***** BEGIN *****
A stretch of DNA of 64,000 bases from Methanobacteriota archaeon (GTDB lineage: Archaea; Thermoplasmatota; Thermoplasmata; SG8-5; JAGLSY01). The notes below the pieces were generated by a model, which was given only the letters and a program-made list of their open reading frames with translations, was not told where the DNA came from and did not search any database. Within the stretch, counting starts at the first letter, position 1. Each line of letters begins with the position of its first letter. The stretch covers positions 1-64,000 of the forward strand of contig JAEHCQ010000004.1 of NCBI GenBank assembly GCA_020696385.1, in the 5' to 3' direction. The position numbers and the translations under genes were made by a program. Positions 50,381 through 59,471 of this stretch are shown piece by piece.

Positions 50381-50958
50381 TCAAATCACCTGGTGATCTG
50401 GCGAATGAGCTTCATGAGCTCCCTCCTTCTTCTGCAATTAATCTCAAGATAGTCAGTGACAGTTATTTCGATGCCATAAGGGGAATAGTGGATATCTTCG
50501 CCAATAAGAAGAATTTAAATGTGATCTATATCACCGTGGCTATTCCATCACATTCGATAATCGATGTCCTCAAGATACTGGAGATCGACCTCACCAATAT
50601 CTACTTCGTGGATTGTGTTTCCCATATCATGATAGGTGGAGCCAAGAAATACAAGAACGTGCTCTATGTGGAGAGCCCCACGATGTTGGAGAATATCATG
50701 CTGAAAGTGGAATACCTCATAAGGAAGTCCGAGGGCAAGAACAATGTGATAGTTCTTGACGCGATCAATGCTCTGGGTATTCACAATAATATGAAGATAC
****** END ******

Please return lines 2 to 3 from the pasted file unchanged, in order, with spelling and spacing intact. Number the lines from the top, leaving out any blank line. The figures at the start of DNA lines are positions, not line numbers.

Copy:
Positions 50381-50958
50381 TCAAATCACCTGGTGATCTG